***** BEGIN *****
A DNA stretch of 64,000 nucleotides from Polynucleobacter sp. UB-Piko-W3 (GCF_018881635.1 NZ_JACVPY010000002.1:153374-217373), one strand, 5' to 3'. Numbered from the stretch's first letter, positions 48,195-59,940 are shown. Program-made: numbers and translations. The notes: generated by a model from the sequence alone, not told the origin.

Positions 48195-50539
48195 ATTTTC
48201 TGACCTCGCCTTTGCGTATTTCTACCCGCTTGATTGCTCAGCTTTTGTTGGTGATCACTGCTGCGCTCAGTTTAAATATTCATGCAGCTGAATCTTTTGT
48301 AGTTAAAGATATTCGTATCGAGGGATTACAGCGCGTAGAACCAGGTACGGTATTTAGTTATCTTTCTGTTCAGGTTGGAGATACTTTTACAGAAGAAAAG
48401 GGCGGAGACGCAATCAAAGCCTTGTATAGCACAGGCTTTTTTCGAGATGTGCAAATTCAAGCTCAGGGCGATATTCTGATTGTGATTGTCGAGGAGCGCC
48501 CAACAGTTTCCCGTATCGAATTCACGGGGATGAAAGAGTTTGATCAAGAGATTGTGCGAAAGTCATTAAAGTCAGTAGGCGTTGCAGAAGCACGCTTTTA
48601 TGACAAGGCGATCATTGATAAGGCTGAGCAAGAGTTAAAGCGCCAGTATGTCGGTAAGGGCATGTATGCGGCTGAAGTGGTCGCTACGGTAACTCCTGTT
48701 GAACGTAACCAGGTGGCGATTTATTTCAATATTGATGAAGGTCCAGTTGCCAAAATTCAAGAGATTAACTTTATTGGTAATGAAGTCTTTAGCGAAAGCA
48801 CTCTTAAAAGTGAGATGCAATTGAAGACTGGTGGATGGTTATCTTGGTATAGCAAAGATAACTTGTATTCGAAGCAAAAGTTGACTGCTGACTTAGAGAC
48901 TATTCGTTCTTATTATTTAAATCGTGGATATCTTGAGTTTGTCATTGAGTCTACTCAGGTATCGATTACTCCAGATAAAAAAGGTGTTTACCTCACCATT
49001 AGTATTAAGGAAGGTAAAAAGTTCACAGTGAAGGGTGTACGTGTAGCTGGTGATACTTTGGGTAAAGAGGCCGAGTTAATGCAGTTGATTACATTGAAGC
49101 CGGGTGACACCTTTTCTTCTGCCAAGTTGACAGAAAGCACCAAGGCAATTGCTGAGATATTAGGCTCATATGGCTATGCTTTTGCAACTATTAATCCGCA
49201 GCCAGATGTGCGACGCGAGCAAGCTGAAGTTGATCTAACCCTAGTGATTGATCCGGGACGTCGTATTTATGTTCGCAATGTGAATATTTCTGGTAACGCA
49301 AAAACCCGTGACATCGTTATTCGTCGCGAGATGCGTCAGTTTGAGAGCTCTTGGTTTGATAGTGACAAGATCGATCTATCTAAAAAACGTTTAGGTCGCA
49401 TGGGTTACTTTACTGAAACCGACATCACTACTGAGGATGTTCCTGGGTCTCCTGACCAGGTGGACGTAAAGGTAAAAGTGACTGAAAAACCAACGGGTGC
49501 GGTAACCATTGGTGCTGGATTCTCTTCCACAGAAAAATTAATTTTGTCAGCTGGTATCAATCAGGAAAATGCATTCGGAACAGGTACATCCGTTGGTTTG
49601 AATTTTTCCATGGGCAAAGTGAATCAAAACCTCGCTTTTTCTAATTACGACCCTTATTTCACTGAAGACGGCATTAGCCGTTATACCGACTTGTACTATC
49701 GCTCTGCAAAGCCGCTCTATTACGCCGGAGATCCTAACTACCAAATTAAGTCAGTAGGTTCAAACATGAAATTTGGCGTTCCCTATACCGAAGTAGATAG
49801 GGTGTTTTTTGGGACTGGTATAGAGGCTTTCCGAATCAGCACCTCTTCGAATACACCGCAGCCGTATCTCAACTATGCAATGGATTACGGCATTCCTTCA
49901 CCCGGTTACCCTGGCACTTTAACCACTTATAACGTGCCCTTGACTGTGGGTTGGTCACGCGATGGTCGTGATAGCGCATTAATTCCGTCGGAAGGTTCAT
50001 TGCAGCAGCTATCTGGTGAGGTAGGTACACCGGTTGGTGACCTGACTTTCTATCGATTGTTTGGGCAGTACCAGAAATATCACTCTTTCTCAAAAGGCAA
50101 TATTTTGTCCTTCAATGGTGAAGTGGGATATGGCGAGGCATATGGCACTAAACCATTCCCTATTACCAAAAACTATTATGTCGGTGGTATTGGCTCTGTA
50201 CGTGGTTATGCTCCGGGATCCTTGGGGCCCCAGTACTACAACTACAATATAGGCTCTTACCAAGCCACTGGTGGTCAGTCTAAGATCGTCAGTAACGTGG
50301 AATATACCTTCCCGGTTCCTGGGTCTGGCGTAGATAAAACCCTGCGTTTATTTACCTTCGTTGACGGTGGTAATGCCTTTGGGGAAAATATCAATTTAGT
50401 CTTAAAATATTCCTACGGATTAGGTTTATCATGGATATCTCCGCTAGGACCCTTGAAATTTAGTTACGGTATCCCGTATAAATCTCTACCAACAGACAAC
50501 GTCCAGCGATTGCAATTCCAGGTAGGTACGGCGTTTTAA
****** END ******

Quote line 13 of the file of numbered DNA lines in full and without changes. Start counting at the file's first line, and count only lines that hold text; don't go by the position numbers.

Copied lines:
49101 CGGGTGACACCTTTTCTTCTGCCAAGTTGACAGAAAGCACCAAGGCAATTGCTGAGATATTAGGCTCATATGGCTATGCTTTTGCAACTATTAATCCGCA